Nearly Everyone Thinks The Fed Will Lower Interest Rates - I Don't And They Shouldn't

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by: Tim Worstall
Summary

The current discussion is whether the Federal Reserve will lower interest rates by a quarter or half point.

I don't and along with very few others think they should leave rates as they are.

But as always, buy the rumour, sell the fact. Current prices already reflect an interest rate cut.

The Standard View

Currently, the market as a whole and nearly every market analyst believes that the Federal Reserve will cut US interest rates this coming week. I'm one of the few that thinks it might not and one of a slightly larger group that thinks that it shouldn't. The US economy is currently growing at potential - that 2-2.5% annual GDP growth - and there's no obvious slack anywhere in the economy. An increase in monetary stimulus here just isn't warranted. Time to leave well alone.

But that's not the standard view:

The Federal Reserve will probably cut rates this week. It could be the start of a summer rally in stocks.

Usually, the month of August is quiet for markets, as investors go on vacation. But this summer could be an upbeat exception to the norm if this week's expected interest rate cut sends the stock market off to the races.

The market has been excited about a rate cut for nearly two months.

Pretty much everyone does think there's going to be that rate cut.

Comments from Federal Reserve Chairman Jerome Powell and St. Louis Fed President James Bullard on Tuesday dampened hopes by some investors that the central bank would deliver a half-point interest-rate cut in July.

The speculation is all about whether there's to be a 0.25% cut or a 0.5% one.

Why There Shouldn't Be A Rate Cut.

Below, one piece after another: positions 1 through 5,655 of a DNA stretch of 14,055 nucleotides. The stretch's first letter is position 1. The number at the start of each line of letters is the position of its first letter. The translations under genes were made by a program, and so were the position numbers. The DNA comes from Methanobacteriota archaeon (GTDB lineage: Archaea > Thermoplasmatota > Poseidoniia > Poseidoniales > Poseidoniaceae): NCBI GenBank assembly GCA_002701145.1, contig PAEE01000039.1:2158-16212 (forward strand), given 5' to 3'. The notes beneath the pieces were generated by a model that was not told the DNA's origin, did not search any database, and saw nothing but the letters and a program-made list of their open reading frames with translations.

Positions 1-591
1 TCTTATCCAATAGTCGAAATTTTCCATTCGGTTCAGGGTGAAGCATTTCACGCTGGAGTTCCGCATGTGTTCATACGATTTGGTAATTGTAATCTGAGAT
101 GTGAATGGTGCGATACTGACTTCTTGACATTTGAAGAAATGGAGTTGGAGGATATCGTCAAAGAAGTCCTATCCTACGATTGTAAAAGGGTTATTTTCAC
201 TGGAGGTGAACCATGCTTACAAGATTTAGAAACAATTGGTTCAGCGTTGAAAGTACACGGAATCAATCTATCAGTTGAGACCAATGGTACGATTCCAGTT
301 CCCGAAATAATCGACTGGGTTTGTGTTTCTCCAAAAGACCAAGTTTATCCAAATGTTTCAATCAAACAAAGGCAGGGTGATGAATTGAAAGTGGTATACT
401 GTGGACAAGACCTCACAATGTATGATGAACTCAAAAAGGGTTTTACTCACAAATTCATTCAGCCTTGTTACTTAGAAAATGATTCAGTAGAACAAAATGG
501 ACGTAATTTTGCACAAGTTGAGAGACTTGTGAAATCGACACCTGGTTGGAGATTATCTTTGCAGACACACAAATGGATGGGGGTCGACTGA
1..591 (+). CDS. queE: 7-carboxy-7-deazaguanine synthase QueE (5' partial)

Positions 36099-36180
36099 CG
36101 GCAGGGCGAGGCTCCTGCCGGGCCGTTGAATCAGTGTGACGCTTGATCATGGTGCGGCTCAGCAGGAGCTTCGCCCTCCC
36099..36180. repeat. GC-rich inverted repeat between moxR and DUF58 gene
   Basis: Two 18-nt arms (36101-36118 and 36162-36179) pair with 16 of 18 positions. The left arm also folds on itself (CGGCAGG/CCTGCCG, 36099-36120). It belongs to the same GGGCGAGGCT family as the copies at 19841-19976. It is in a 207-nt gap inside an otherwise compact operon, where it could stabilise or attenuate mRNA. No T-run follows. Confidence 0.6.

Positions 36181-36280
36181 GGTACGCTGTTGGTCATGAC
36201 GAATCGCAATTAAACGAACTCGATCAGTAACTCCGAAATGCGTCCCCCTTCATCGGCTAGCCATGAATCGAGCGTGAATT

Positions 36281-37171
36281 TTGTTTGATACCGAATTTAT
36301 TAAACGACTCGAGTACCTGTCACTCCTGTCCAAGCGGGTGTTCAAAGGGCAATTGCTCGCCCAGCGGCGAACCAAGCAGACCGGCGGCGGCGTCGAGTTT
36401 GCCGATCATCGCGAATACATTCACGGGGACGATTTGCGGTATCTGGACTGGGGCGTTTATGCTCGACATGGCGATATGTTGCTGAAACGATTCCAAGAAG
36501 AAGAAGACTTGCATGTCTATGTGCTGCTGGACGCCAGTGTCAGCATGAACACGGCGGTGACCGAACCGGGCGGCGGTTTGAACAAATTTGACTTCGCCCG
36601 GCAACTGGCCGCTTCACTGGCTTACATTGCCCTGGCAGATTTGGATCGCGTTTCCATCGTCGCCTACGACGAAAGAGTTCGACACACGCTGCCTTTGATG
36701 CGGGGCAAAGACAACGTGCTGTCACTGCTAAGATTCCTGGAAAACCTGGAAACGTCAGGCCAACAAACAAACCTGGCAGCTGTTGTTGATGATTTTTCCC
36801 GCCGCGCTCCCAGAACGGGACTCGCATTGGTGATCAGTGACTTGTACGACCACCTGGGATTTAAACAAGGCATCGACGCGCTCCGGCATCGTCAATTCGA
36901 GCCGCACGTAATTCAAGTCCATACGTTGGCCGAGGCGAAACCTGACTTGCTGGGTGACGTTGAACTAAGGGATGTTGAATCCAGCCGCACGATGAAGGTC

There's simply no sign anywhere that there needs to be a rate cut. The only threat anyone can see to the US economy is Trump's trade wars. And they're not issues that can be dealt with by monetary policy in the first place.

In terms of what the Federal Reserve is supposed to be doing, they've a dual mandate. As close to full employment as we can be and as close to the inflation target as we can be.

Employment

The US is currently at full employment. There always is something called frictional unemployment - it takes time to find a new job, get hired, so there always will be some people unemployed while they do. The private sector kills about 5% or so - 7 million odd - jobs each year, the private sector creates about 5% of all jobs each year. What we record as unemployment is the flow between those. And there just is going to be a time period when some of those moving are recorded as unemployed.

We're also pretty sure that there aren't all that many people out of the workforce - out in the U-6 and the like measure of unemployment - who would like to be in it. We've just not got some stock of people we can attract into employment.

That is, we're at full employment.

Inflation

The Fed's mandate is to be at 2% inflation. All along they've been telling us that they consider the best measure of inflation to use for this is core personal consumption expenditures - PCE without food and energy. This is currently running at 1.6%, 1.7%, and has been for some time. The inflation target is 2%. We're, in terms of aiming something as large as a national economy, right on target.